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Farm Safety – Social, Economic and Political Factors

Farm safety – social economic and political factors

The nature of working on a farm and on safety is to an extent conditioned by the fact that farming is often seen as a way of life, rather than as a formal occupation or job. In many ways this is true, although not to undermine the huge amount of hard work and productivity farming entails. The view of farming being a way of life means that it does not have the framework or pressures that a normal occupational has to mitigate risk and reinforce a mindset of safety.

Day care

In today’s world of work, with companies except need some type of day care, which either they provide, or make an allowance for in terms of time and cost, for their staff. In farming this is much more unlikely to happen.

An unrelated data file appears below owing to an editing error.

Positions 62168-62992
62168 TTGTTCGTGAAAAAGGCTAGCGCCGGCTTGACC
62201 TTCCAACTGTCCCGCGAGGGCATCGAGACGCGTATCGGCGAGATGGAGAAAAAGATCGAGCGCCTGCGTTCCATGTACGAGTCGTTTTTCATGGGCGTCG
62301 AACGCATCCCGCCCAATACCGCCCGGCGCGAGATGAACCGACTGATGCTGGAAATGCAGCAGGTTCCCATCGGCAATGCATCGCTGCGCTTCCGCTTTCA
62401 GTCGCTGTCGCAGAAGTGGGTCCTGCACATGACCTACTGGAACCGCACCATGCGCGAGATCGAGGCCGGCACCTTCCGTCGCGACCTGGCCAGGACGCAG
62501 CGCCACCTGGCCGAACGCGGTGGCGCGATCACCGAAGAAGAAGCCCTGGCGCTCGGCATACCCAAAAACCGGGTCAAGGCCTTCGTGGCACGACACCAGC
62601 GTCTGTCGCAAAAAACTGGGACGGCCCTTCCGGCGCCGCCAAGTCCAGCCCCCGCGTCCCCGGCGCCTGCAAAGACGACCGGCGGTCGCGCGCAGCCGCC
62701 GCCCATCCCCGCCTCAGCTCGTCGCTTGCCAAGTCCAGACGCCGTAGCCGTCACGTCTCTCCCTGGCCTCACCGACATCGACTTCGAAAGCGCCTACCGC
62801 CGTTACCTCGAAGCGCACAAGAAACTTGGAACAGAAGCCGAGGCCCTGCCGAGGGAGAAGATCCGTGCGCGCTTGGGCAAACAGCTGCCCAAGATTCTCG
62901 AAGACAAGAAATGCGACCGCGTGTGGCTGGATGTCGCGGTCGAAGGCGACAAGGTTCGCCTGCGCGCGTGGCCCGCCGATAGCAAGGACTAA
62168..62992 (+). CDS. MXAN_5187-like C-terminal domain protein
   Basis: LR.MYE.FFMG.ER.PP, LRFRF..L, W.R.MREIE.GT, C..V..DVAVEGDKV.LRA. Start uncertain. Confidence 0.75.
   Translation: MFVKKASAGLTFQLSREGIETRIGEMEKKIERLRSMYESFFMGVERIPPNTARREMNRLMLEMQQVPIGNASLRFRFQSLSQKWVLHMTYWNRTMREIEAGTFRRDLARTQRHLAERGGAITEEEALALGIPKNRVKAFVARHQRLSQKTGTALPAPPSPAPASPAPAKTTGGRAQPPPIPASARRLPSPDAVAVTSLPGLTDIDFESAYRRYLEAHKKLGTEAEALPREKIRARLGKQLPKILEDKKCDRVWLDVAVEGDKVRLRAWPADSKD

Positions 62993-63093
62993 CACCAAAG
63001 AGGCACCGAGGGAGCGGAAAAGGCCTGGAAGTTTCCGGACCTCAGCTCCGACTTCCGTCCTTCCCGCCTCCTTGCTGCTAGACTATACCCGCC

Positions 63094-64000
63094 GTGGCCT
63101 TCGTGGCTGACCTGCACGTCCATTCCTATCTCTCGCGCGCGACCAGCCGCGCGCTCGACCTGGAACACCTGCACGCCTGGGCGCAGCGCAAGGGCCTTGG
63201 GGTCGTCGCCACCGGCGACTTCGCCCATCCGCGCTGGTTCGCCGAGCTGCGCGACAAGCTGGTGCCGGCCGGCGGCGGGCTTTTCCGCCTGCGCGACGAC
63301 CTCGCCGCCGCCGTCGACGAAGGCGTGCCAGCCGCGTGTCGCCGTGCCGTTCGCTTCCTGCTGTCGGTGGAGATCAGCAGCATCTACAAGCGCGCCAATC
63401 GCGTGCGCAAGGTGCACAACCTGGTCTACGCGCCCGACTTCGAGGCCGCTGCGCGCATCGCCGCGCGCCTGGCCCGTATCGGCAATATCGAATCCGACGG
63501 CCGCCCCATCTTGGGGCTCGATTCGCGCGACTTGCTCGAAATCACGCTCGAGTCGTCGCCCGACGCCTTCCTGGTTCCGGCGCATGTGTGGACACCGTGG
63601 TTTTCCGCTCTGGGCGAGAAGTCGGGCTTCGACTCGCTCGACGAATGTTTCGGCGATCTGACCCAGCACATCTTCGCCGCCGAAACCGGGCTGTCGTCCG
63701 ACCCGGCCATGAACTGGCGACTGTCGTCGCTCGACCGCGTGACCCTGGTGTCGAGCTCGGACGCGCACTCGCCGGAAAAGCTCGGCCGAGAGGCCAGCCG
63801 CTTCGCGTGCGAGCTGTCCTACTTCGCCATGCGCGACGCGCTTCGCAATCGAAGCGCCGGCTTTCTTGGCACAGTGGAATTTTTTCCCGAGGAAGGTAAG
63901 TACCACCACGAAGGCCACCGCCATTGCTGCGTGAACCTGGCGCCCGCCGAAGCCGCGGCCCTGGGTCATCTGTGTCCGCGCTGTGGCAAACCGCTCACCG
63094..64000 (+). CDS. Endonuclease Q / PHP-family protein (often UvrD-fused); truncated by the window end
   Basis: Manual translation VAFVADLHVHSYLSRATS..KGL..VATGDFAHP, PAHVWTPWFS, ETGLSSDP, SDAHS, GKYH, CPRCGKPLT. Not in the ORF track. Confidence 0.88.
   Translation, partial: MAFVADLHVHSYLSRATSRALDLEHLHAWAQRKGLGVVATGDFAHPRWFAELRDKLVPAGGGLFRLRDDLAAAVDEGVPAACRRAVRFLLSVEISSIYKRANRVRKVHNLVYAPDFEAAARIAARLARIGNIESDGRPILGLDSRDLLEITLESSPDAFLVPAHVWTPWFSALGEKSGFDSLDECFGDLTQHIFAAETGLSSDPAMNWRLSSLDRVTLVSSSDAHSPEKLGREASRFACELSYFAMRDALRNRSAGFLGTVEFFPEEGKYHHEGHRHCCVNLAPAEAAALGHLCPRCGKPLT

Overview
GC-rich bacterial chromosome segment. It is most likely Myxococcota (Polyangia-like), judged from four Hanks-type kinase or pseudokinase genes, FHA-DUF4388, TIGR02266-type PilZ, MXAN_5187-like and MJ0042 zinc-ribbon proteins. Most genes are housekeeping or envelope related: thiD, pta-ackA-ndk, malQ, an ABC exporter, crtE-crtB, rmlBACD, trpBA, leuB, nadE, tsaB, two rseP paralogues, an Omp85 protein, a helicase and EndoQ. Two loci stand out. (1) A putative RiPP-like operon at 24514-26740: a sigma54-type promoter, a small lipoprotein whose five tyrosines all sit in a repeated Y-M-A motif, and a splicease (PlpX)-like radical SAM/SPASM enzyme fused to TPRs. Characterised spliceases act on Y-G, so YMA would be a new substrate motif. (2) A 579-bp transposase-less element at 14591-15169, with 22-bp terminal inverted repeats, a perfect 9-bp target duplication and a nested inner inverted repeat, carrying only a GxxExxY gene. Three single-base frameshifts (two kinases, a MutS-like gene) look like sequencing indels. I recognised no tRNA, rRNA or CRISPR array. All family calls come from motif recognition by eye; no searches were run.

Looking after children or babies is likely to be done in the context of a working farm, meaning that parents and carers are physically part of the environment that they are working in. This is likely to lead to a blurring of boundaries, and potentially increasing safety risks.

Occupational health and safety legislation

Whilst many strides have been made in the workplace and factory regarding health and safety, many regulations exempt certain industries including farming and agriculture. This is because regulations are often very difficult to frame in such a way that they are relevant to agriculture. There are also great will to enforce in farming, and as such are often not legally enforceable.

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